I think you've mentioned to me before that protein contaminants will degrade mixed iodophor.....basically if you put stuff in that hasn't been cleaned first.  Am I remembering correctly?

Denny, you are correct.  Residual organic material does deactivate the solution, so always clean appropriately, rinse, then sanitize.

13
General Homebrew Discussion / Re: Iodophor age
« on: February 19, 2019, 09:55:12 PM »
And while we have you, I have another question.   Is full immersion of a piece of equipment in iodophor for two minutes necessary, or is the surfactant able to maintain sufficient contact over sufficient time to sanitize an item that is dipped or sprayed and allowed to drain?

My typical procedure, say, for a carboy is to fill about 1-2 gallons of Iodophor solution into the carboy, swirl to contact everything for about 30 seconds, dump the solution, then place on a rack to drip dry.  The time spent drying contributes to the "wet time" contact.

Initially, the product was designed as a 3rd sink sanitizer for beer glasses.  BTF stands for Bartender's Friend.  In a 3rd sink, you would dunk the glass, immerse for up to 2 minutes, then place on a rack to dry.  You can treat your brewing gear and parts the same way as well.

14
General Homebrew Discussion / Re: Iodophor age
« on: February 19, 2019, 09:51:43 PM »
So the most basic question on this thread seems to be, how long will iodophor solution that has been made up retain its effectiveness if stored sealed up so that iodine won't evaporate (except into minimal head space?)  Does it degrade by some process other than evaporation of the iodine?

The first thing to consider is that Iodine is naturally a gas, like other halogens such as Chlorine.  Their natural tendency is to be a gas.  Iodophor is made from an Iodine complex that creates a concentrated, liquid, soluble form of Iodine.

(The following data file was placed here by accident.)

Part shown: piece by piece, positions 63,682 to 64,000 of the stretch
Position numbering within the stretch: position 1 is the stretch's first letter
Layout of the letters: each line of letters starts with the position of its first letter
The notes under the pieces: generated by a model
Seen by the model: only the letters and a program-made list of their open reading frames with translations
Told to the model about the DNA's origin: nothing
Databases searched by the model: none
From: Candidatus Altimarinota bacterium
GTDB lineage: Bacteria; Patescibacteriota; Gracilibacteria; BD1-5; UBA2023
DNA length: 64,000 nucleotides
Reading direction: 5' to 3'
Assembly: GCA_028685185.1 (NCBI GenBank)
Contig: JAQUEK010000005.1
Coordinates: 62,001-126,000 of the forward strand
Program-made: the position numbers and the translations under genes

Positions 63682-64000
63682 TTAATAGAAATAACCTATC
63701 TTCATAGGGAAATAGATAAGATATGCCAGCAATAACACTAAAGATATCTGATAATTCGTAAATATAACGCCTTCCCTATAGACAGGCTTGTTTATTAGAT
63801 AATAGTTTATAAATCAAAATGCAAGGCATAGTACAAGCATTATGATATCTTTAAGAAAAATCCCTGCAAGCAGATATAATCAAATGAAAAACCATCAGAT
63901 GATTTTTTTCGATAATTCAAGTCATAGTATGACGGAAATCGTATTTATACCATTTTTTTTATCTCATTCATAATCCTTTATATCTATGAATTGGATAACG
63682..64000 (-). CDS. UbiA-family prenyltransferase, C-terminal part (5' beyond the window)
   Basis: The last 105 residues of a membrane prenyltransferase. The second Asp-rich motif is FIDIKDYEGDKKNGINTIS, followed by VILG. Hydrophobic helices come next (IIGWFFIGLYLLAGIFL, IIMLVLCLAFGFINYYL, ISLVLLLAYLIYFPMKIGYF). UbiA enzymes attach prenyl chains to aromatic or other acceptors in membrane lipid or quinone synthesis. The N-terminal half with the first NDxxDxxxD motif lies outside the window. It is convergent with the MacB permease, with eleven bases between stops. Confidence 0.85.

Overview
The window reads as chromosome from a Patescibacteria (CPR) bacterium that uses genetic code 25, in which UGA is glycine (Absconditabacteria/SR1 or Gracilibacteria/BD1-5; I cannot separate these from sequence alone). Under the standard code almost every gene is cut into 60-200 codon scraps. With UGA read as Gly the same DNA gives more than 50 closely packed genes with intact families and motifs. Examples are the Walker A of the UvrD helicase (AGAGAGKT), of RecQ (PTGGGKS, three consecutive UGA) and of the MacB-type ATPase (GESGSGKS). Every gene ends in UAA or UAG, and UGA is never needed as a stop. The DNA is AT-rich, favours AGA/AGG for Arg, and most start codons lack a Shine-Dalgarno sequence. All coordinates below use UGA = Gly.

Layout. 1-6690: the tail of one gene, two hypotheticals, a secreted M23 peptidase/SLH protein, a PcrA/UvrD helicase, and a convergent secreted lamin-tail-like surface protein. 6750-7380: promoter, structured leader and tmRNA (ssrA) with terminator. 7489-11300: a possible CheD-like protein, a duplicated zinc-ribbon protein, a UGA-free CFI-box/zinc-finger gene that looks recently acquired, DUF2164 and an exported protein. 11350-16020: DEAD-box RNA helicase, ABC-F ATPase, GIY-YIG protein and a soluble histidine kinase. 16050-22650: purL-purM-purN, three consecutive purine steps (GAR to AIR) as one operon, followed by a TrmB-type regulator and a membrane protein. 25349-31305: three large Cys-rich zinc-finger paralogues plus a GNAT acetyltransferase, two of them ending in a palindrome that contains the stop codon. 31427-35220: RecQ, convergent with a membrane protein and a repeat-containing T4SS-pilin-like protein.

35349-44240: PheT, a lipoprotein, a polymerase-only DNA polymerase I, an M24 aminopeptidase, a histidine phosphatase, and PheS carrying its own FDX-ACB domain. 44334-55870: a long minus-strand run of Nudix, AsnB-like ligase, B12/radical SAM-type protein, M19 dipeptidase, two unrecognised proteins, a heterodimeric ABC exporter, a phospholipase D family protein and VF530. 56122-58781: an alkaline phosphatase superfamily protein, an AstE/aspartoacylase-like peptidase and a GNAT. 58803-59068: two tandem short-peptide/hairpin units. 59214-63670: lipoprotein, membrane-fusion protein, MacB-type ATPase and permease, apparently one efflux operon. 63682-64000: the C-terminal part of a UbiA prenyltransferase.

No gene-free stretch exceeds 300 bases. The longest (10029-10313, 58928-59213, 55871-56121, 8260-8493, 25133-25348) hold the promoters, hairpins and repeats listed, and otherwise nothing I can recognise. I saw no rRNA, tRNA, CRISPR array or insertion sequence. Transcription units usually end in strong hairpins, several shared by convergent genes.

Basic usage info:

Always mix BTF Iodophor into cool or lukewarm water.  The hotter the water, the faster the Iodine will gas into the atmosphere.

Mix rate: 1/2 ounce concentrate per 5 gallons of water; 1/4 ounce concentrate per 2.5 gallons of water; 1 tsp per 1.5 gallons of water.

Allow 2 minutes of contact time, drain, air dry.  No rinsing is required.

Typically the Iodine mixed into solution will gas back into the atmosphere in roughly 12-24 hours, turning back to clear water.  In a completely air tight container, this shelf life is likely far greater, but it's pretty difficult to put an exact number on it for time.  There are things you can look for in solution color (amber vs. clear) and using Iodine test strips as a guide.  Personally, I mix a fresh solution in a small batch every time I have a brewery-related task, then discard and mix new when I'm doing something again.  It's cheap enough per use to do this.

Other things that will degrade the solution:

-Residual alkaline detergents.  The Iodine complex and the Iodophor concentrate are acidic solutions.  Mixing into any water that has residual alkaline detergent will neutralize the solution.  I've run into people that have had issues running Iodophor through plate/counterflow chillers where there was residual alkaline detergent remaining in the system and it neutralizes the Iodophor solution.

-Excessive agitation or shaking

-UV light, so leave your solution in a dark place

As far as the concentrated product itself, National Chemicals suggests a two year shelf life for storage.  However, we have run into situations where clients have turned in product over 10 years old and it passes QA tests.  For best results, buy smaller containers and try to go through the bottles in about 2 years - or brew more!

15
General Homebrew Discussion / Re: Iodophor age
« on: February 19, 2019, 08:55:02 PM »
I'll contact them and ask someone to drop by

Hey guys!  I'm here for any Q&A regarding our BTF Iodophor.  I am our Brewing Ambassador for the Craft Meister and BTF Iodophor products here at National Chemicals.